If the bond market senses that the federal funds rate is too low, expectations of future inflation will rise. Long-term interest rates will go up to compensate for the perceived loss of purchasing power associated with the future cash flow of a bond or a loan.
On the other hand, if the market believes that the federal funds rate is too high, the opposite happens. Long-term interest rates decrease because the market believes interest rates will go down in the future.
Reading the Yield Curve
The term “yield curve” refers to the yields of U.S.Treasury bills, notes, and bonds in order, from shortest maturity to the longest maturity. The yield curve describes the shapes of the term structures of interest rates and their respective times to maturity in years.
The curve can be displayed graphically, with the time to maturity located on the x-axis and the yield to maturity located on the y-axis of the graph.
For example, treasury.gov displayed the following yield curve for U.S. Treasury securities on Dec. 11. 2015:
Yield Curve for U.S. Treasury Securities
The above yield curve shows that yields are lower for shorter maturity bonds and increase steadily as bonds become more mature.
The shorter the maturity, the more closely we can expect yields to move in lock-step with the fed funds rate. Looking at points farther out on the yield curve gives a better sense of the market consensus about future economic activity and interest rates.
Below is an example of the yield curve from January 2008.
|Bills||Maturity Date||Discount/Yield||Discount/Yield Change|
|Notes/Bonds||Coupon||Maturity Date||Current Price/Yield||Price/Yield Change|
|2-Year||3.250||12/31/2009||101-011/2 / 2.70||0-06+/-0.107|
|5-Year||3.625||12/31/2012||102-04+ /3.15||0-143/4 / 0.100|
|10-Year||4.250||11/15/2017||103-08 / 3.85||0-111/2/ -0.044|
|30-Year||5.000||5/15/2037||110-20 / 4.35||0-051/2 / -0.010|
The slope of the yield curve tells us how the bond market expects short-term interest rates to move in the future, based on bond traders’ expectations about economic activity and inflation.
This yield curve is “inverted on the short-end.” That suggests that the traders expect short-term interest rates to move lower over the next two years. They’re expecting a slowdown in the U.S. economy.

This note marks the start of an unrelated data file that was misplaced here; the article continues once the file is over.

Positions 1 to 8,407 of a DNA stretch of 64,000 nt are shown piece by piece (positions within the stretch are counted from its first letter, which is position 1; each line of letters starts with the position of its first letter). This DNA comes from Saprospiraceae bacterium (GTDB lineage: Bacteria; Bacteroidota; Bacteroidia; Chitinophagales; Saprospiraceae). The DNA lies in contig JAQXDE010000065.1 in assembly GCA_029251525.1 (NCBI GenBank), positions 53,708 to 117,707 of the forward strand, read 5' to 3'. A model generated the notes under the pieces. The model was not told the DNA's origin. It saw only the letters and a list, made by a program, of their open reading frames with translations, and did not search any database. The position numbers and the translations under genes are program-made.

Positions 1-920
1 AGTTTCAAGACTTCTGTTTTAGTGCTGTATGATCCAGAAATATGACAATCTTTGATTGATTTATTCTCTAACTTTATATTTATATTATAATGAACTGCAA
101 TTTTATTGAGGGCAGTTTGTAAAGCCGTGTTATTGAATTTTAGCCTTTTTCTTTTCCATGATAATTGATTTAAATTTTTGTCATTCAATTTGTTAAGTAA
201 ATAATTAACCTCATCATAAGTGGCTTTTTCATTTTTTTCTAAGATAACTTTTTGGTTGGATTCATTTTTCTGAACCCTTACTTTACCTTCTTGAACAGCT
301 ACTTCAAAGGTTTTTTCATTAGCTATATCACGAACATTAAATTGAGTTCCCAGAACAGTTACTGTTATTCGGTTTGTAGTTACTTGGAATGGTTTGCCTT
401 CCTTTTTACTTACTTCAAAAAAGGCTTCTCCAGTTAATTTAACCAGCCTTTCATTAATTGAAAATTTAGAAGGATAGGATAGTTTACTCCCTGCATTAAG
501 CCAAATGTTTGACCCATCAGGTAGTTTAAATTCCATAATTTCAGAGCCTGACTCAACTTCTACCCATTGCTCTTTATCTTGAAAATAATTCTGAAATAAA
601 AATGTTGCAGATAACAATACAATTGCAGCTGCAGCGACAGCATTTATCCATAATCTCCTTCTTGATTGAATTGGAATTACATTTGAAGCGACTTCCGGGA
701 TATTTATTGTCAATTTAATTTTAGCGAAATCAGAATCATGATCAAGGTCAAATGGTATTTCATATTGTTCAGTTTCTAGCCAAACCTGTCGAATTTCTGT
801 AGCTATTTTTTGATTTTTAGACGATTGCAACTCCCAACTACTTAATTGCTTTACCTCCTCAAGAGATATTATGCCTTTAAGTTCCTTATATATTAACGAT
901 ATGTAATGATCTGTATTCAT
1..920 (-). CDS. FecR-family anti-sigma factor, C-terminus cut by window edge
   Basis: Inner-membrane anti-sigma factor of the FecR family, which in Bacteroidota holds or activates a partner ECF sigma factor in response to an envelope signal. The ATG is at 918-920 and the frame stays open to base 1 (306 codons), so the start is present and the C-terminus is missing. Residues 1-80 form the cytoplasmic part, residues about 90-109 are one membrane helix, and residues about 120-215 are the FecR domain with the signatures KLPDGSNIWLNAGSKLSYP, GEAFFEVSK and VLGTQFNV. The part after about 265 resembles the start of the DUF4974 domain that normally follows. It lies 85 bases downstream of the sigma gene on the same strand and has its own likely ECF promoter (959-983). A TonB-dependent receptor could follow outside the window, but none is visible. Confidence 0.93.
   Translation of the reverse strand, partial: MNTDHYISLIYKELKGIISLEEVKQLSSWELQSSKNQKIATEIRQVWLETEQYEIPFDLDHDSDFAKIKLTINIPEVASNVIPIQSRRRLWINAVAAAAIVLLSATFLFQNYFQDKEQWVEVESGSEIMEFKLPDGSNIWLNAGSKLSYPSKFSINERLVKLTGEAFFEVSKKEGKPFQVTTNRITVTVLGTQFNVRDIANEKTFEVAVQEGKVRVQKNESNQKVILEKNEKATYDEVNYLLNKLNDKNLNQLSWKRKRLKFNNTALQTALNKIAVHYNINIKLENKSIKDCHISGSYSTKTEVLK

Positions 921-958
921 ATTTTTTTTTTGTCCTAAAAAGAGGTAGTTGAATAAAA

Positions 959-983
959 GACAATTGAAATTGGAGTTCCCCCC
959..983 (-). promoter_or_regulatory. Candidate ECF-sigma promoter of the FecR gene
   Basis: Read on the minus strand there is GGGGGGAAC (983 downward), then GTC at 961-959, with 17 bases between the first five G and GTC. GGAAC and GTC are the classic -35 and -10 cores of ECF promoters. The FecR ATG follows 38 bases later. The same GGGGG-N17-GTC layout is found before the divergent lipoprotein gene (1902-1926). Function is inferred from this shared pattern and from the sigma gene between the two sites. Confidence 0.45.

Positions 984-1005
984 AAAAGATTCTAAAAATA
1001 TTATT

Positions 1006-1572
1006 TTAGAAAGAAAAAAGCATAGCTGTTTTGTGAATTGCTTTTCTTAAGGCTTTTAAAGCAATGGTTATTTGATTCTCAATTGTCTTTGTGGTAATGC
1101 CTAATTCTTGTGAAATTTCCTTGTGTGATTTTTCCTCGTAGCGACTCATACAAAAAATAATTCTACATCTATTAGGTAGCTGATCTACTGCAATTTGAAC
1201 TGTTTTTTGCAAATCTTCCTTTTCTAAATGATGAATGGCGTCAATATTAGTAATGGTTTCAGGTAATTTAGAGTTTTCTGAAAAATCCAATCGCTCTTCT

The yield curve is best used to get a sense of the economy’s direction, not to try to make an exact prediction.
Types of Yield Curves
There are several distinct formations of yield curves: normal (with a “steep” variation), inverted, and flat. All are shown in the graph below.
A Normal Yield Curve
As the orange line in the graph above indicates, a normal yield curve starts with low yields for lower maturity bonds and then increases for bonds with higher maturity. A normal yield curve slopes upwards. Once bonds reach the highest maturities, the yield flattens and remains consistent.
This is the most common type of yield curve. Longer maturity bonds usually have a higher yield to maturity than shorter-term bonds.
For example, assume a two-year bond offers a yield of 1%, a five-year bond offers a yield of 1.8%, a 10-year bond offers a yield of 2.5%, a 15-year bond offers a yield of 3.0%, and a 20-year bond offers a yield of 3.5%. When these points are connected on a graph, they exhibit a shape of a normal yield curve.
Such a yield curve implies stable economic conditions and should prevail throughout a normal economic cycle.
Steep Yield Curve
The blue line in the graph shows a steep yield curve. It is shaped like a normal yield curve with two major differences. First, the higher maturity yields don’t flatten out at the right but continue to rise. Second, the yields are usually higher compared to the normal curve across all maturities.
Such a curve implies a growing economy moving towards a positive upturn. Such conditions are accompanied by higher inflation, which often results in higher interest rates.
Lenders tend to demand high yields, which get reflected by the steep yield curve. Longer-duration bonds become risky, so the expected yields are higher.